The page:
Return to Digital Photography Articles
Review: Kanguru Slim FC-RW
Portable card-reader CD-ROM burner for digital photographers. Also doubles as a DVD player, MP3 player, and photo viewer.
In my quest for the perfect set of digital photography gear for those who travel, I have spent considerable time thinking about what gear might address our special needs. Besides losing all photos, it is clear that one of the worst situations a digital photographer might face on the road is one that prevents him or her from shooting. Battery life, storage and redundancy are important issues to solve. The adventurous digital photographer who spends significant time in remote regions, away from electricity, faces a difficult situation: what to do once the memory cards are full?
Kanguru has two products in their line-up which help address these issues: a portable card-reading hard drive (Kanguru Media X-Change 2.0) and a portable card-reading CD-ROM burner (Kanguru Slim FC-RW). This review will focus on the second of these, the portable CD-ROM burner.
Kanguru Slim FC-RW
The Slim FC-RW is the latest verison of Kanguru's portable CD-RW solutions (replacing the non-slim FC-RW) with integrated flash memory card readers. The product is designed to be a compact archiving solution for digital photos when away from a computer (in addition to many other uses). With such a product, a digital photographer is no longer restricted to the capacity of their memory cards. Instead, they can shoot as much as they like, limited only by the availability of CD-R media.
|List price||U2-FCRW-SL - U$249.95 (as listed on Vendor's site on Mar 2005)|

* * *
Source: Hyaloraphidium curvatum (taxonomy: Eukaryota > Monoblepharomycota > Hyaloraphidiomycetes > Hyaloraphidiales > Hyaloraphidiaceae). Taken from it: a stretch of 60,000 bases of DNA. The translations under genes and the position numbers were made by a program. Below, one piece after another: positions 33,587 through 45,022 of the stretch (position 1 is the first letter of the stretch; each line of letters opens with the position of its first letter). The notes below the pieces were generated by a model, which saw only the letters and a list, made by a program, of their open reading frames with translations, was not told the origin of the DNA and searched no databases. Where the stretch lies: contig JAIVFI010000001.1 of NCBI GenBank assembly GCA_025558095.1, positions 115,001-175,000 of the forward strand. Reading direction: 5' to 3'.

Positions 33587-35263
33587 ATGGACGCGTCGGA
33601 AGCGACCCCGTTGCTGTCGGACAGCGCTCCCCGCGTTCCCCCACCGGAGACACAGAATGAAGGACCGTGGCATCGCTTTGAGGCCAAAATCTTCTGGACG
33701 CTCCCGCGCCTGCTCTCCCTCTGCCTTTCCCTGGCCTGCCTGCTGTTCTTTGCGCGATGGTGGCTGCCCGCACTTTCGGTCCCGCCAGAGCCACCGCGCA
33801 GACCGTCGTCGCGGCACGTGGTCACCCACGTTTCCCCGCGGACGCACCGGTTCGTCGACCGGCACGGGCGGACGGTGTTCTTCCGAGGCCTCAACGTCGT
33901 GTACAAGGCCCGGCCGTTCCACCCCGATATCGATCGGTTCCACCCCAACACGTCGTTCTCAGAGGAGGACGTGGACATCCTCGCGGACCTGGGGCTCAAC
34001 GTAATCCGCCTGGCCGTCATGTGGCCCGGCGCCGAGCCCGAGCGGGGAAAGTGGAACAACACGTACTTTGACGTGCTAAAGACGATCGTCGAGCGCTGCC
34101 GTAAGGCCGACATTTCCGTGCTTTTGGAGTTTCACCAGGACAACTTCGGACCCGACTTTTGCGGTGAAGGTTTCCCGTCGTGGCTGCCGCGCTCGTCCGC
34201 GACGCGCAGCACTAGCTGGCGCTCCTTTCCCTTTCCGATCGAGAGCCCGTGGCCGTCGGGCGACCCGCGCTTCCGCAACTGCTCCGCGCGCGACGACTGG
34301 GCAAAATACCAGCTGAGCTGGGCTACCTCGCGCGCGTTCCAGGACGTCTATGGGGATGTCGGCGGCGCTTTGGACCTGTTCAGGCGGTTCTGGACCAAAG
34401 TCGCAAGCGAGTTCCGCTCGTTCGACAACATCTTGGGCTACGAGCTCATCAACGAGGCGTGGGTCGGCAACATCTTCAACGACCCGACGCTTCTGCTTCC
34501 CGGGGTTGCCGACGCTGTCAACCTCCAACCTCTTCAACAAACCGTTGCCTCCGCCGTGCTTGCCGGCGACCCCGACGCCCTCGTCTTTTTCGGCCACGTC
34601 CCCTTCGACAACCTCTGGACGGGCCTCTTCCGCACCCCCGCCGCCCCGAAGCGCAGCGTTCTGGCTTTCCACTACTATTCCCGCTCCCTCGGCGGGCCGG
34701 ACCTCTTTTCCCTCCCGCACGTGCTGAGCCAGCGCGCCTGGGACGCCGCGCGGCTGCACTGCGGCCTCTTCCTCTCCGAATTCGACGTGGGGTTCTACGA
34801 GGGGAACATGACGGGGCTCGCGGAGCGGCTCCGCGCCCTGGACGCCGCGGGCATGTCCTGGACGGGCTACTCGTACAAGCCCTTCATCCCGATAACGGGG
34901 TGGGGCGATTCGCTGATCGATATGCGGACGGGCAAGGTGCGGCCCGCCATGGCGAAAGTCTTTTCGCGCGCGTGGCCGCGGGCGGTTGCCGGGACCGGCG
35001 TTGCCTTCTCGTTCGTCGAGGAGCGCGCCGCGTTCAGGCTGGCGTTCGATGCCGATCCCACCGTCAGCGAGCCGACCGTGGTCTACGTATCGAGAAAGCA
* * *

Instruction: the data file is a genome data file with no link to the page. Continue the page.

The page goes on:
|Dimensions||8" x 6.25 " x 1"|
|Display||Black & white LCD (non graphical)|
|Card compatibility||Compact Flash / Microdrive (CF I/II), Smart Media (SM), Secure Digital (SD), Multimedia Card (MMC) , Sony Memory Stick / Pro (MS,MS-Pro)|
|Operating System||PC & Mac|
|Computer Interface||USB 2.0|
Like the Kanguru Media X-Change 2.0, the Slim FC-RW is styled with a modern grey and silver two-toned curved look. Somewhat larger than the size of your average portable CD player, it is still small enough to keep in one's camera bag on long journeys. The device has a plastic shell which feels reasonably strong, although it would be unlikely to survive a moderate drop. The underside has a lid for the removable battery and a few vents to help dissipate heat.
Besides the power button, there are only four other buttons on the device: Enter / Play, Previous, Next and Stop / Escape. While the buttons are not recessed, it would be hard to turn it on accidentally from movement within one's gear bag. The relatively small number of buttons belies the number of options and commands supported by the device. A good part of the FC-RW's viewer functionality is more easily accessed by the remote control. A volume wheel on the device might have made its use as an MP3 player more effective.
The display is very minimalist, showing a single word to indicate the current mode, along with an icon for the remaining battery life. In the bottom left corner, an icon shows which card slots are in use. As this device is intended to hook up to an external display (such as a TV), there is little need for an integrated graphical display. During a copy-to-CD transfer, a percentage of data remaining is shown. Near the top of the device, two LEDs indicate power and charge status.